Dr. Blog?

| August 31, 2010 | 0 Comments

This ongoing column is dedicated to providing information to our readers on managing legal risks associated with medical practice. We invite questions from our readers. The answers are provided by PRMS, Inc. (www.prms.com), a manager of medical professional liability insurance programs with services that include risk management consultation, education and onsite risk management audits, and other resources to healthcare providers to help improve patient outcomes and reduce professional liability risk. The answers published in this column represent those of only one risk management consulting company. Other risk management consulting companies or insurance carriers may provide different advice, and readers should take this into consideration. The information in this column does not constitute legal advice. For legal advice, contact your personal attorney.

Psychiatry (Edgemont) 2010;7(8):50–52

Question: My colleagues and I are considering adding a link to a popular psychiatry blog to our group practice website. A few of my colleagues have expressed some concerns about our lack of control over the content of a separate blog, and they believe it would be less risky to start and monitor our own blog. We would provide educational materials and case studies, and then otherwise invite discussion of the same from physicians, patients, and the general public. Is there any specific risk management advice with regard to either hosting or contributing to blogs?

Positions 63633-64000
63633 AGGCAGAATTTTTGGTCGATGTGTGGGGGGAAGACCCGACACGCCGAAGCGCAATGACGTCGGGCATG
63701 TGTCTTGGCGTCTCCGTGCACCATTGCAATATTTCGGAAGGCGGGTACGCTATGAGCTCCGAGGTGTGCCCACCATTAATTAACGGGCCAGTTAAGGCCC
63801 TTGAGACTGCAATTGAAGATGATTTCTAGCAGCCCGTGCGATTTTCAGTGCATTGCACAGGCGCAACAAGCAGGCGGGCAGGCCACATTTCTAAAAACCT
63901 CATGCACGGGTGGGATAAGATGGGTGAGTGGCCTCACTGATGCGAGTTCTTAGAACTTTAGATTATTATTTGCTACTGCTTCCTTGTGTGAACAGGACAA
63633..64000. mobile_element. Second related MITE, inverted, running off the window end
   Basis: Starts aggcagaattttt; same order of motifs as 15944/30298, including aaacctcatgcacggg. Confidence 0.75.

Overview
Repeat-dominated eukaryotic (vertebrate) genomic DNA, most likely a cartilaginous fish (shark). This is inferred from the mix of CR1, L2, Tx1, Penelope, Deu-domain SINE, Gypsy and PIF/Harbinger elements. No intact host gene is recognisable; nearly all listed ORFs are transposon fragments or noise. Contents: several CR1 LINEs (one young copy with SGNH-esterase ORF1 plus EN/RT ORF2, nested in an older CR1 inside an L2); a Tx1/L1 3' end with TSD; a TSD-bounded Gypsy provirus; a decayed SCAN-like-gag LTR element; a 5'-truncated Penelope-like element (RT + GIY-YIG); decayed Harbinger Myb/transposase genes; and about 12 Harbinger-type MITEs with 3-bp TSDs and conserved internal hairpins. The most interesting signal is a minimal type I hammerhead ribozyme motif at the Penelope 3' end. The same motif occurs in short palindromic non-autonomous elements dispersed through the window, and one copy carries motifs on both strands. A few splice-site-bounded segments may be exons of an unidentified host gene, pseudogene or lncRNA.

Answer: Blogs, or journal-style websites whose author(s) publish content over time, are becoming increasingly prevalent. An article in the Journal of General Internal Medicine in 2008[1] reported an estimated 70 million blogs in existence, and more than 100 thousand new blogs created every day. Blogs can be whatever their author(s) want them to be, from a stream-of-consciousness rambling to a well-planned repository of educational information on an identified subject.

Blogs are used by corporations,[2] media outlets,[3] and private citizens alike. Although it is difficult to estimate how many physicians have or contribute to blogs, it is likely a significant number. As with all technology, however, blogs are tools, and any person contributing to one should carefully evaluate how and why it is being used and whether it is appropriate to do so in light of professional obligations and aspirations.